Straight from the Agent’s Mouth

To find out what literary agents and acquisitions editors are really looking for, read their blogs. Or rather, their LiveJournals, in many cases. LiveJournal and Blogger/Blogspot seem the platforms of choice. Blogger is both simple and free, though it lacks the ability to tag or categorize posts, making it hard to search by topic. I’m not sure what the particular appeal of LiveJournal is.

No matter where and how they’re published, these blogs are full of insights and inside tips on what the agents want—and what they don’t want. They also provide glimpses into the publishing industry that you won’t get elsewhere. If you’re an author in search of a publisher, check them out. They’ll open your eyes, save you from serious mistakes, and give you some good laughs at the same time.

Anna Louise Genoese (editor at Tor Books):

Maybe it’s something about LiveJournal that inspires all the dining and drinking chat in addition to the gems about the publishing industry. Maybe it’s something about the publishing industry—agents and editors do attend a lot of conferences and have a lot of lunchtime meetings. In any case, it’s well worth sifting through the irrelevancies for gems like the Publishing P&L, which has garnered a massive 289 comments so far, mostly from people with dropped jaws who might have harbored some illusions that there were profits in publishing.

Evil Editor:

Evil doesn’t divulge his name or workplace, but he reposts some real howlers of queries and invites readers to ask questions and submit their own queries to be critiqued. Those queries end up as “Face Lift” posts: first the original query, with comments, and then Evil Editor’s revised version. This sort of enlightened self-interest seems far from Evil to me. As of May 5, 2006, there are 13 of these “Face Lift” posts and answers to several questions.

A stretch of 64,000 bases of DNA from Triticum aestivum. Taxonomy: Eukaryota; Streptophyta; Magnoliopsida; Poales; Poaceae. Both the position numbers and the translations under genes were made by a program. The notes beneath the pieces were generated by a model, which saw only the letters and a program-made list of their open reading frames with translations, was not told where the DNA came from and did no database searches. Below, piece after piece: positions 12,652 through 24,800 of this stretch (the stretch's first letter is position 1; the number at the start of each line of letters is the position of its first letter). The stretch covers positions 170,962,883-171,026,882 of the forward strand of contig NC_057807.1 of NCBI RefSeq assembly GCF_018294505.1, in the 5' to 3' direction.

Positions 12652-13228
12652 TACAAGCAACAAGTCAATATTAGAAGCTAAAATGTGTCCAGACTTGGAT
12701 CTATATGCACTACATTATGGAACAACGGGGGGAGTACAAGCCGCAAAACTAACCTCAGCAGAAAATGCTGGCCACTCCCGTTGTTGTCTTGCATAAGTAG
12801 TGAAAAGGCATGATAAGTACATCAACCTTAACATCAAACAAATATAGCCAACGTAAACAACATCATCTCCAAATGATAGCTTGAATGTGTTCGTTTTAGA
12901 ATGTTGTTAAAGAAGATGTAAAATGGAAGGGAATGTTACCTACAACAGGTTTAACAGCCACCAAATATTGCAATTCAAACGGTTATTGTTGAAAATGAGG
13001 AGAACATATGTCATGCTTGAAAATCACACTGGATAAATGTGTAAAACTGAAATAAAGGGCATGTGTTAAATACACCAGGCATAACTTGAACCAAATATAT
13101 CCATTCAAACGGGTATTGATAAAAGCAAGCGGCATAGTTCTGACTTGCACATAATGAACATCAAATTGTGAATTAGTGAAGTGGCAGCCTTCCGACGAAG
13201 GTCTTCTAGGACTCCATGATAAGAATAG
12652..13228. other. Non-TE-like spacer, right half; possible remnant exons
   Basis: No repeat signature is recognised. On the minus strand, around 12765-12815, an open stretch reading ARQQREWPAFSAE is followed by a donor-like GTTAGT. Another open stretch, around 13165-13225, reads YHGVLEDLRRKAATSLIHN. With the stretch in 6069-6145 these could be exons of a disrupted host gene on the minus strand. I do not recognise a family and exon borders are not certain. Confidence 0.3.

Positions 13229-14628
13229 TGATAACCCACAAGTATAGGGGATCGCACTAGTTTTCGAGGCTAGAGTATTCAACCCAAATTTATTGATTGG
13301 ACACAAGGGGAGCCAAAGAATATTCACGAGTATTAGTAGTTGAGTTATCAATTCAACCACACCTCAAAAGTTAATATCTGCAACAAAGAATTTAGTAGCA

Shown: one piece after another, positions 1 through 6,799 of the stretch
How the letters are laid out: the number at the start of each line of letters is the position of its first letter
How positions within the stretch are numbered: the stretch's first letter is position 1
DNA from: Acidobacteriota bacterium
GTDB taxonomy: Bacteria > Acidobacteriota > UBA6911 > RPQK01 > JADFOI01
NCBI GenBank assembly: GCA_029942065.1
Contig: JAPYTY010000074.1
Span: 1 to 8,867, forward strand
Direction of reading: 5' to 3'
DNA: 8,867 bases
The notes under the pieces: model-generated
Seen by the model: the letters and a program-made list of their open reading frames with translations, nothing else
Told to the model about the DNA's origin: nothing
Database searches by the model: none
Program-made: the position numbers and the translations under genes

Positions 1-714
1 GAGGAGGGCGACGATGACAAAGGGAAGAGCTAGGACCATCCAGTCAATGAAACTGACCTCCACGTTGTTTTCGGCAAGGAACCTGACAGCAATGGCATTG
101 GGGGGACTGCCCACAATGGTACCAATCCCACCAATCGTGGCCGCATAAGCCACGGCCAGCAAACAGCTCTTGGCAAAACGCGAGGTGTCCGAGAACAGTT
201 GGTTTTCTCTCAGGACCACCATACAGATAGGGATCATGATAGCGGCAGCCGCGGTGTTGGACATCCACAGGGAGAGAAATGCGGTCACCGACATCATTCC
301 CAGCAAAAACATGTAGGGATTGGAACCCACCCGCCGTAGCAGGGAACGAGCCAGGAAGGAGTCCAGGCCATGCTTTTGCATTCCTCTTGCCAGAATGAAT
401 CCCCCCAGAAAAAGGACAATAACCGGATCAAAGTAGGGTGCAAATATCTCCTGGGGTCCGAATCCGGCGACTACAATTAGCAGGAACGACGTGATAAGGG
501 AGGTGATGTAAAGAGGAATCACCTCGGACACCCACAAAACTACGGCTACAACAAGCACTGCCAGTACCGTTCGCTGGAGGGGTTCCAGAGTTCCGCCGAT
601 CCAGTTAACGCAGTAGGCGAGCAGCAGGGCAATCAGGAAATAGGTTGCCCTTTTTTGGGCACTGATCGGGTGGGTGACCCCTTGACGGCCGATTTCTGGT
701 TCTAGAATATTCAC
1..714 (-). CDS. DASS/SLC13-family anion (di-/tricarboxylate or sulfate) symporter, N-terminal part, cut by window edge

Agent Kristin Nelson, Pub Rants:

The subtitle of this blog is “a very nice literary agent indulges in polite rants about queries, writers, and the publishing industry.” Agent Kristin’s dislikes include middle initials and being labeled a “Chick Lit” specialist. Her likes include successes for the authors she’s representing. Each post starts with a status (mood) update and the song currently playing on her iPod. (You mean people use MP3 players for music?)

Jennifer Jackson, Donald Maass Literary Agency, Et in Arcadia Ego:

Start with the Anatomy of the Submissions Process, where you’ll find a lot of other agents chiming in along the lines of “me, too.”

Nadia Corner of Firebrand Literary, Agent Obscura:

In “How to Get Rejected” Nadia Corner reveals that using Agent Wizard puts you on the fast track to the round file. So if you were considering one of those automated submission tools—don’t.

Miss Snark, the Literary Agent:

If you only read one agent’s blog, it should be this one. Merciless to anyone who falls into the “nitwit” category, Miss Snark provides hilarious commentary and helpful tips in between trips to the gin pail. (Her readers can be fairly witty, too.) You never have to wonder where you stand with her, and she makes it very clear what not to send her. Now if you only knew who she was…

Terry Whalin (fiction acquisitions editor, Howard Books), The Writing Life:

Now a fiction acquisitions editor for the Howard Books imprint of Simon and Schuster, Terry Whalin is also the author of more than 60 nonfiction books, including Book Proposals that $ell—which probably won’t do anyone submitting queries to him much good, since new fiction authors need completed manuscripts rather than proposals. Terry started “The Writing Life” in December 2004, with the injunction “If you have no publishing experience, then you need to make a conscious effort to get some publishing credits.” He does tend to plug his own books and services, but still offers a lot of useful information.

As blogging gains in popularity, you can expect to see more and more agents and editors online—though how they find time to blog in between handling all those queries, proposals, and manuscripts, I can’t imagine.

Originally written for Women’s Radio.